Time to Rethink the Kimberley Process: The Zimbabwe Case
Thierry Vircoulon, On the African Peacebuilding Agenda |
4 Nov 2010
On 11-12 September 2010, Zimbabwe auctioned diamonds from the controversial Marange mines. There was little international condemnation, especially compared to the controversy over the first sale of Marange diamonds in August. Since an export ban was imposed on diamonds from Marangein November 2009, the Kimberley Process (KP) has permitted Zimbabwe to hold two auctions, although the country has not been able to guarantee that widespread human rights violations in the mines and smuggling have stopped. Criticised by both those who favour and those who oppose the ban, this unusual compromise demonstrates that the KP’s narrow definition of conflict diamonds is inadequate, and that the body must expand its authority if it is not to lose its credibility and legitimacy as the diamond-trade watchdog.
A. Zimbabwe: Still Trying for Democracy
Zimbabwe, a landlocked country of some 12.5 million inhabitants, is stuck in a decade-long political crisis and struggling to move from dictatorship to democracy. For 28 years from independence in 1980, Robert Mugabe ruled uninterrupted. During the first ten years, the country was a major tobacco producer and a main food supplier for the region. Starting in the early 1990s, however, the de facto one-party state implemented various measures to increase its grip on power, including a crack-down on civil liberties, and by the last years of the century, the increasingly mismanaged economy had started to crumble.
The economic problems and political repression triggered opposition, as the Movement for Democratic Change (MDC) led by Morgan Tsvangirai threatened to end ZANU-PF’s domination. The defeat of Mugabe’s proposed constitutional referendum on presidential powers and controversial land reforms in 2000 was a clear sign of the changing political landscape. The ZANU-PF government reacted brutally to the growing opposition by suppressing press freedom, intimidating the opposition and launching a forced distribution of white-owned commercial farms. The latter campaign led to massive flight of white farmers, serious food shortages and the beginning of the collapse of the agriculture-based economy. The result was hyperinflation, unemployment and deteriorating living conditions.
Zimbabweans became increasingly disillusioned with the country’s leadership, but, relying heavily on fraud and intimidation, Mugabe was reelected in 2002 and ZANU-PF won a two-thirds majority in the 2005 parliamentary elections. In that same year, the government launched “Operation Restore Order” to forcibly clear informal housing structures and businesses, especially from the capital, Harare, resulting in the displacement of 700,000 mostly poor supporters of the opposition. The U.S., UK, European Union (EU), Switzerland, Canada, Australia, and New Zealand reacted to the worsening political situation by imposing travel restrictions against and freezing financial assets of senior Zimbabwean officials and banning the sale of arms to Zimbabwe.
2008 was a landmark year. In the March presidential elections, the Tsvangirai received the most votes, but not enough to win outright in the initial round. Ahead of the scheduled late June run-off, the government and ZANU-PF organised massive violence against opposition party members and supporters, causing Tsvangirai to withdraw. Under international pressure and with the assistance of the Southern African Development Community (SADC), a transitional power-sharing arrangement -- the Global Political Agreement -- was hammered out and eventually signed in September. Mugabe retained the presidency, and Tsvangirai became prime minister.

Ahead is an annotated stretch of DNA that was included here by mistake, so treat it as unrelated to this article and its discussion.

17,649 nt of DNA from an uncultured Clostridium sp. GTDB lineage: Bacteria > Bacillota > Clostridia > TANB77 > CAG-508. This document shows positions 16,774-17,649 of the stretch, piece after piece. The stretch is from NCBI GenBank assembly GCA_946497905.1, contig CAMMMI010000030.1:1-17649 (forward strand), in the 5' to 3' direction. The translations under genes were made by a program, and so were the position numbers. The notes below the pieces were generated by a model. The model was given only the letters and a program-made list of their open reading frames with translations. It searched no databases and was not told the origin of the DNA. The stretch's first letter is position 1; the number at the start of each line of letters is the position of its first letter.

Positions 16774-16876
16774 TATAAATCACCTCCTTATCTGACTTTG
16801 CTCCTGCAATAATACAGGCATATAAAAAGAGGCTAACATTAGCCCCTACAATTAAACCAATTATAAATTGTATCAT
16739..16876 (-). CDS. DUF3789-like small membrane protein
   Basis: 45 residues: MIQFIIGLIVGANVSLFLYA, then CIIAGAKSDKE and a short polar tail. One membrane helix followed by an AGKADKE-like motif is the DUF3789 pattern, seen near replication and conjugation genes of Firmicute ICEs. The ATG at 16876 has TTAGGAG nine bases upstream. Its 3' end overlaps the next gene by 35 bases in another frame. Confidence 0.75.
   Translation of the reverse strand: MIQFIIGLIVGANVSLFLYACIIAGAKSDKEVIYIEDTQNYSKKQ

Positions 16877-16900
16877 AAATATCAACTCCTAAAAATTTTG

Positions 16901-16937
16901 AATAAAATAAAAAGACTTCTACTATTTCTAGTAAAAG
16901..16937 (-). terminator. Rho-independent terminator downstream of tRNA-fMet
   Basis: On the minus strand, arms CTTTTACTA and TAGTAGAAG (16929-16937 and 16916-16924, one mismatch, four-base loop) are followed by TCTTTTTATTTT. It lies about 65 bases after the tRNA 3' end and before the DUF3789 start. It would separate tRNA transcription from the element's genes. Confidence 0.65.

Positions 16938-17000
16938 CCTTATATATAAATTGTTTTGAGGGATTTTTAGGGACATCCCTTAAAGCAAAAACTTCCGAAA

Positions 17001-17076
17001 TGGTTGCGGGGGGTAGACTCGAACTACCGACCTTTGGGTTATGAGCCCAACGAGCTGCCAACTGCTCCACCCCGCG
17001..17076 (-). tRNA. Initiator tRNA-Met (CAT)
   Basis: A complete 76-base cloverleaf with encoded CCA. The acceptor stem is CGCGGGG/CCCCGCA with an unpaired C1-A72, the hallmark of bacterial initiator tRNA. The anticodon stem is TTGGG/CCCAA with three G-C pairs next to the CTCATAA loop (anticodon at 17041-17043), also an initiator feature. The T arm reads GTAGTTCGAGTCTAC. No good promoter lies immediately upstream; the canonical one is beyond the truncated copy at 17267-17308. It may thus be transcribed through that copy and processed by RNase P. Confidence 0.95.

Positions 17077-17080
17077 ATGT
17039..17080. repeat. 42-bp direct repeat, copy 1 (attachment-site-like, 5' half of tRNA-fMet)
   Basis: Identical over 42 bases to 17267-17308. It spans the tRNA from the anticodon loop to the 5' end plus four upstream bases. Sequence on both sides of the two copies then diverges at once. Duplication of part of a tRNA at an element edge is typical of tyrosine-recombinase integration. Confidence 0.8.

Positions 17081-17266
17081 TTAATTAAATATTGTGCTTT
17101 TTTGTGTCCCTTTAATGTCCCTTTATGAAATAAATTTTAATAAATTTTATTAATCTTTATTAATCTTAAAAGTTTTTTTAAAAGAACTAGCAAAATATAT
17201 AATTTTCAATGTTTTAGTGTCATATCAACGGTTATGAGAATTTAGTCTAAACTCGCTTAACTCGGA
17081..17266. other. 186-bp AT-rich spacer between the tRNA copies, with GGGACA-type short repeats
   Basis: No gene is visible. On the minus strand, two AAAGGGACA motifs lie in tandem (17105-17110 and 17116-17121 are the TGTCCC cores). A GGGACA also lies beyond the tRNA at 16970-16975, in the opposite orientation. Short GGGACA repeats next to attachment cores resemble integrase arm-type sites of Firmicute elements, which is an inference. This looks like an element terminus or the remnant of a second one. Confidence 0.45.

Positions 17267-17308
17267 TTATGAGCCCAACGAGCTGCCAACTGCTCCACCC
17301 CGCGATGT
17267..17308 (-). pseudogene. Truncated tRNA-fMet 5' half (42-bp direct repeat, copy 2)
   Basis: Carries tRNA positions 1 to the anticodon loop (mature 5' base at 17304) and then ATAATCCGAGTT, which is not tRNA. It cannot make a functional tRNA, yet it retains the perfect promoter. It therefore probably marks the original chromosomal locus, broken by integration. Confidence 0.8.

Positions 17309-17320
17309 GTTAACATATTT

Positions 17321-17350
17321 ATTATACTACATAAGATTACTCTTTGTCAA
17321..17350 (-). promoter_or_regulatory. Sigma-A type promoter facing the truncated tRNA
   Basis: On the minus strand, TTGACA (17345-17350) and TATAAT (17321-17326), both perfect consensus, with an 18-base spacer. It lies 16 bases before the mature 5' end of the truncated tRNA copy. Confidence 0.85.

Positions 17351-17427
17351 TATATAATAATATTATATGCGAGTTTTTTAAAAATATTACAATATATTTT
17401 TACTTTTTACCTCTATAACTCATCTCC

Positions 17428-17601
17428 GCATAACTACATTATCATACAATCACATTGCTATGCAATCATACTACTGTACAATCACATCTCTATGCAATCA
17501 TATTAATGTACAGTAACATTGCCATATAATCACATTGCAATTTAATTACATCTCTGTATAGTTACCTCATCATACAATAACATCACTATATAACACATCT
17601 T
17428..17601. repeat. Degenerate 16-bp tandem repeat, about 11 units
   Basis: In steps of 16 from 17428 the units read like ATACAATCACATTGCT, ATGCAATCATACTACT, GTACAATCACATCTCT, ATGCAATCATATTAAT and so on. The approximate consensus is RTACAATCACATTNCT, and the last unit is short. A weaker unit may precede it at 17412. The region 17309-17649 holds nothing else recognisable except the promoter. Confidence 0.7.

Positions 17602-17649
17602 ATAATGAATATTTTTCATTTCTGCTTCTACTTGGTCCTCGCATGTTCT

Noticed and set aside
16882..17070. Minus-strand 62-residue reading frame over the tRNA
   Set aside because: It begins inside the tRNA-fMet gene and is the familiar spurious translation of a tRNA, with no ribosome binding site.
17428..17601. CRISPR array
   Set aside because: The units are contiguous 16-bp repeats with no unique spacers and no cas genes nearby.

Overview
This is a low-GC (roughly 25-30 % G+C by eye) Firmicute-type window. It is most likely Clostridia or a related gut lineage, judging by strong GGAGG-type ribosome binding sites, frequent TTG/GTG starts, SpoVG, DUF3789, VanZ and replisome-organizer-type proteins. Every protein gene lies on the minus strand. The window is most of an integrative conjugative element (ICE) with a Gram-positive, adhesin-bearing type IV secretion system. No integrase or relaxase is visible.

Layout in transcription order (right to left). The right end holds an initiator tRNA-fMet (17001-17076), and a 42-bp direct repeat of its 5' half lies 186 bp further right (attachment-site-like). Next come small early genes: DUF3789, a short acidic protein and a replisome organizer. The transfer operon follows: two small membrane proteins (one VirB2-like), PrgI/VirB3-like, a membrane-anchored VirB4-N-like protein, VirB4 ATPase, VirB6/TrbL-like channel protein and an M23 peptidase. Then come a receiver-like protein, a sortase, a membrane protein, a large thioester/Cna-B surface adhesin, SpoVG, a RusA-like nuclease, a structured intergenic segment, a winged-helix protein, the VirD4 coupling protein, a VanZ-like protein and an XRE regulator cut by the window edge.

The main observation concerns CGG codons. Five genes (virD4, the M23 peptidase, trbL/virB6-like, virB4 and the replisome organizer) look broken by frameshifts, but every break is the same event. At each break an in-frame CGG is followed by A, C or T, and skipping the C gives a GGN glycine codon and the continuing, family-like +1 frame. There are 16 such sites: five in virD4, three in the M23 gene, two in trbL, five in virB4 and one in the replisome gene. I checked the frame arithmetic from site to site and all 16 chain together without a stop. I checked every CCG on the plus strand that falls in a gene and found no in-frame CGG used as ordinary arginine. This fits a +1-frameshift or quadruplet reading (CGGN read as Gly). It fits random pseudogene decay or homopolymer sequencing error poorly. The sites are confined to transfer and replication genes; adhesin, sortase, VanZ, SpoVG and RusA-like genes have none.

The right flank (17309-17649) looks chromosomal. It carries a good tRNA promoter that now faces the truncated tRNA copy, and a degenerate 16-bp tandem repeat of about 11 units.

Despite initial skepticism, the unity government succeeded in stabilising the economy and ending the widespread repression. However, while the parties have agreed that the end of the inclusive, transitional government should be based on the completion of the process to produce a new constitution, a referendum on that document and new elections, democracy remains elusive: the political reform provided for in the agreement has not been carried out, and ZANU-PF maintains control over the security services.
B. The Discovery of Marange
The Marange mine in eastern Zimbabwe is the most recently discovered (2006) of the country’s three major diamond fields and already produces six million carats per year. Its discovery unleashed a diamond rush of 15,000 to 20,000 unlicensed artisanal miners and uncontrolled smuggling; international diamond buyers streamed in.
Shortly after the mining boom started, British-registered African Consolidated Resources (ACR), which had taken up the exploration rights from De Beers a few months earlier, began operations. However, its license was soon revoked by the state-owned Zimbabwe Mining Development Corporation (ZMDC) and its mines shut. Despite a subsequent court ruling in its favour, police prevented ACR from resuming operations. The dispute took a new twist in September 2010, when another court reversed the earlier decision, arguing that ACR had fraudulently acquired the mining rights. The state now intends to prosecute the company for unlawful acquisition.
C. Marange Fields: Violence, Smuggling and Corruption
In early 2007, the police were sent to Marange to take control of the diamond fields. By mid-2007, illegal mining was believed to have been brought under control; however, by the fourth quarter of 2008, tens of thousand illegal diamond miners were reappearing. To restore and maintain order and to ensure access of the ZANU-PF elites to the diamond fields, the army deployed more than 800 soldiers in October 2008, in Operation “Hakudzokwi Kumunda”, which resulted in more than 200 deaths.
The Marange fields were turned into a military stronghold. Operations were taken over by soldiers, who either mined themselves or forced residents, including children, to work for them. While violence peaked with the military takeover in 2008, the police and army have continued to commit human rights violations, including the use of forced labour and torture against both diamond workers and local communities.